“Razorback was a pig, Rogue was a crocodile – they’re real animals. You ain’t seen anything like this before,” grins Luke Sparke when STACK meets with the debutant director.
It’s this point of difference that makes Red Billabong stand out amongst the recent wave of Australian genre films that appropriate zombies, slashers and other horror film staples. Few local films tap into the primal legends of our own land – a fact that Sparke was determined to change.
“When I was looking back at mythology and Australian history, this creature kept coming up, and there’s so many different versions of it, from white European settlers to the 1970s – reports and sightings of something in the woods. The real juicy stuff comes from the Aboriginal Dreamtime, and I respectfully reached out to a lot of groups to make sure I didn’t step on anyone’s toes.
“When I hired Greg Fryer to play Mr. Garvey [the film’s Indigenous hero], he was very excited to bring his culture to a mainstream popcorn film for fun, and hopefully audiences will think about that culture as well.”
Respectful of tribal beliefs, Sparke was mindful to avoid the Dreamtime incarnation of the creature (each tribe has its own different version) and instead looked to classic monster designs for inspiration.
“I wanted the traditional look – the silhouette is this very mean shape with big arms, little head and big feet. I also wanted a distinctive bellow for the creature, like what was heard in the outback legends,” he explains.
As for the human element, Red Billbong focuses on a pair of estranged brothers – played by Home and Away heartthrob Dan Ewing and Dance Academy’s Tim Pocock – who must put aside their differences when they discover something big and unnatural lurking in the vicinity of their late grandfather’s bush property.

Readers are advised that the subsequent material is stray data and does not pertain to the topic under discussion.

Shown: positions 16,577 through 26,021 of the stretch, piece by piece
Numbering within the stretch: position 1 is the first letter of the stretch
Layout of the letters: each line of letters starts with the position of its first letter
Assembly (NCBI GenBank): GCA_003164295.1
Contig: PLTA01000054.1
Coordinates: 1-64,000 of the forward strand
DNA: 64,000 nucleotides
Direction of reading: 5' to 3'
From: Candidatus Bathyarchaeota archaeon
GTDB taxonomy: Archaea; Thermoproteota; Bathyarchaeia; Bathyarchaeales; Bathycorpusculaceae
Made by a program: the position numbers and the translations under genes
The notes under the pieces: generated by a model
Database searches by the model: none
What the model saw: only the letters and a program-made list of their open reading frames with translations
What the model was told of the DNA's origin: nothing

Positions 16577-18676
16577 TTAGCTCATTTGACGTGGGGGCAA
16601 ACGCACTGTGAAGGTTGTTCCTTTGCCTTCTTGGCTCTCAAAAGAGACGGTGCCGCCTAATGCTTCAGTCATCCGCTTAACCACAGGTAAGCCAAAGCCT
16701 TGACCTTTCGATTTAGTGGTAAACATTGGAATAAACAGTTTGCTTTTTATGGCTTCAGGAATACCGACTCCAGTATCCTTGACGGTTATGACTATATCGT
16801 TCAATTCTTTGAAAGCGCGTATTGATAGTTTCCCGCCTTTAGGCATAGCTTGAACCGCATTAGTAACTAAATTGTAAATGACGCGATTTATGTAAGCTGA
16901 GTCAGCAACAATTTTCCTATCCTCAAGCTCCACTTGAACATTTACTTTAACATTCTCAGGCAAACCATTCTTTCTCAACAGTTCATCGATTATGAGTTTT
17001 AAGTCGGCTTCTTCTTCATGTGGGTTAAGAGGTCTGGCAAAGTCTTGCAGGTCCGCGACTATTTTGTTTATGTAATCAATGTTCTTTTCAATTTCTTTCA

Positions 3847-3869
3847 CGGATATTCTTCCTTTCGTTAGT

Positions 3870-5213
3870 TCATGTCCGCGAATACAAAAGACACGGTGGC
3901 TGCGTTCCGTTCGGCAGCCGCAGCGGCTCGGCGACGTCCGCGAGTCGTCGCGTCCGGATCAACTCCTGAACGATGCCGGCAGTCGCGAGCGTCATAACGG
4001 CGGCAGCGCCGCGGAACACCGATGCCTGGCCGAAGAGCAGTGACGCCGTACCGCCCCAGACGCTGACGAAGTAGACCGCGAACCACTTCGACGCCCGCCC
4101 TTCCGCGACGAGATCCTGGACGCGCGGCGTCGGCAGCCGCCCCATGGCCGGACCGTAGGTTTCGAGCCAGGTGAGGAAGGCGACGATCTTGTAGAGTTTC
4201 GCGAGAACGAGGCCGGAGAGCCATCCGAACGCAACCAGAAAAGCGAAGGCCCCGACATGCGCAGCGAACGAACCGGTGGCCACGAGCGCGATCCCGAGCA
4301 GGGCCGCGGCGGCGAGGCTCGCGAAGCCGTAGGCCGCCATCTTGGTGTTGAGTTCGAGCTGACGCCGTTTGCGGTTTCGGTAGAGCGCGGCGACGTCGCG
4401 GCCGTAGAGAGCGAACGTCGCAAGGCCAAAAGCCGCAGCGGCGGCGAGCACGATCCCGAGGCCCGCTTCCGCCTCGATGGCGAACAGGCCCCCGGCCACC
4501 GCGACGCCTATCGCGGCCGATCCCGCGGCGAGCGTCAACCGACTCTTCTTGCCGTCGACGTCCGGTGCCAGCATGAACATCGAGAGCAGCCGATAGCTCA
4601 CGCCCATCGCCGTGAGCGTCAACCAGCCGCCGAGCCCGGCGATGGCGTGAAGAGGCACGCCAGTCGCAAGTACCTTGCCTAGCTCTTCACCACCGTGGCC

In casting his leading men, Sparke wanted actors who could comfortably inhabit their characters and be able to improvise. “Dan was one of the very first people I went to, and he and I just clicked because he loves ‘80s movies,”says the director who grew up on a diet of films like Predator and Aliens.
“Tim was the last person I cast, and he’s a stroke of genius because he took that character in a different direction – he was the whiny younger brother in my script.”
Sparke hopes that viewers get behind Red Billabong for its entertainment value, and also to ensure that more Australian films like it get made. “It’s not going to change your life, but it’s a fun two hours,” he promises. “If audiences back this we can continue to make Australian genre films to offset the great dramas we make. More adrenaline-junkie films that people can have fun with.”